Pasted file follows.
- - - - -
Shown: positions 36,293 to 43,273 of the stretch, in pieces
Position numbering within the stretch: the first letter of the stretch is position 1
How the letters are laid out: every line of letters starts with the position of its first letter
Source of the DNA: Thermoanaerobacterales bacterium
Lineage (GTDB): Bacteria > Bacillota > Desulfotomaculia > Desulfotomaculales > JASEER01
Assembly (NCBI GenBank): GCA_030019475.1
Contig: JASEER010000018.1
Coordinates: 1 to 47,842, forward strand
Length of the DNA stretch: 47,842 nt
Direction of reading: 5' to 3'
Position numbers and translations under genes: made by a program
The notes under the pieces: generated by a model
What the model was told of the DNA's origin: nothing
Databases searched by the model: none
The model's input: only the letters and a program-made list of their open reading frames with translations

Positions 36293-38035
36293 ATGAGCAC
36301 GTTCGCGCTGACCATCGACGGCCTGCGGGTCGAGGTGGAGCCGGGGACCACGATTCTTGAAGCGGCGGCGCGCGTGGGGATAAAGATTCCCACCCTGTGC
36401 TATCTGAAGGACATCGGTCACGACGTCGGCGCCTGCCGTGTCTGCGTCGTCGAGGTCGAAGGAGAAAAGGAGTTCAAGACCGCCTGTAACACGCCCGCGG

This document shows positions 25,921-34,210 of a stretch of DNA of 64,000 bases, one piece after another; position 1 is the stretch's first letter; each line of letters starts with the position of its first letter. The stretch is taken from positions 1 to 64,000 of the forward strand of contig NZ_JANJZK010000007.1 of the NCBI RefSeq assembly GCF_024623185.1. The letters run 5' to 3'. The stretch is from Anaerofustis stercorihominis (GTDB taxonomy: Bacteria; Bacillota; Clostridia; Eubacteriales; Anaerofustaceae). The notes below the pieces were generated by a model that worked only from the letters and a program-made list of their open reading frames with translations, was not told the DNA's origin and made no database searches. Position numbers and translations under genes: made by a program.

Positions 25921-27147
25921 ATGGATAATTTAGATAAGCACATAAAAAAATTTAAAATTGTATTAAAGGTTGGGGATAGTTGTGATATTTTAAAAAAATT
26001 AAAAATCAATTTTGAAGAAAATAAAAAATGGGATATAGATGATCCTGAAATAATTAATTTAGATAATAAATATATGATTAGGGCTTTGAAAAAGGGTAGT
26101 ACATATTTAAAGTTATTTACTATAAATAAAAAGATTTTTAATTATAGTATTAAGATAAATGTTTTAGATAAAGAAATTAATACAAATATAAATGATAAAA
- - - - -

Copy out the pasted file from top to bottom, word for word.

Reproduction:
Shown: positions 36,293 to 43,273 of the stretch, in pieces
Position numbering within the stretch: the first letter of the stretch is position 1
How the letters are laid out: every line of letters starts with the position of its first letter
Source of the DNA: Thermoanaerobacterales bacterium
Lineage (GTDB): Bacteria > Bacillota > Desulfotomaculia > Desulfotomaculales > JASEER01
Assembly (NCBI GenBank): GCA_030019475.1
Contig: JASEER010000018.1
Coordinates: 1 to 47,842, forward strand
Length of the DNA stretch: 47,842 nt
Direction of reading: 5' to 3'
Position numbers and translations under genes: made by a program
The notes under the pieces: generated by a model
What the model was told of the DNA's origin: nothing
Databases searched by the model: none
The model's input: only the letters and a program-made list of their open reading frames with translations

Positions 36293-38035
36293 ATGAGCAC
36301 GTTCGCGCTGACCATCGACGGCCTGCGGGTCGAGGTGGAGCCGGGGACCACGATTCTTGAAGCGGCGGCGCGCGTGGGGATAAAGATTCCCACCCTGTGC
36401 TATCTGAAGGACATCGGTCACGACGTCGGCGCCTGCCGTGTCTGCGTCGTCGAGGTCGAAGGAGAAAAGGAGTTCAAGACCGCCTGTAACACGCCCGCGG

This document shows positions 25,921-34,210 of a stretch of DNA of 64,000 bases, one piece after another; position 1 is the stretch's first letter; each line of letters starts with the position of its first letter. The stretch is taken from positions 1 to 64,000 of the forward strand of contig NZ_JANJZK010000007.1 of the NCBI RefSeq assembly GCF_024623185.1. The letters run 5' to 3'. The stretch is from Anaerofustis stercorihominis (GTDB taxonomy: Bacteria; Bacillota; Clostridia; Eubacteriales; Anaerofustaceae). The notes below the pieces were generated by a model that worked only from the letters and a program-made list of their open reading frames with translations, was not told the DNA's origin and made no database searches. Position numbers and translations under genes: made by a program.

Positions 25921-27147
25921 ATGGATAATTTAGATAAGCACATAAAAAAATTTAAAATTGTATTAAAGGTTGGGGATAGTTGTGATATTTTAAAAAAATT
26001 AAAAATCAATTTTGAAGAAAATAAAAAATGGGATATAGATGATCCTGAAATAATTAATTTAGATAATAAATATATGATTAGGGCTTTGAAAAAGGGTAGT
26101 ACATATTTAAAGTTATTTACTATAAATAAAAAGATTTTTAATTATAGTATTAAGATAAATGTTTTAGATAAAGAAATTAATACAAATATAAATGATAAAA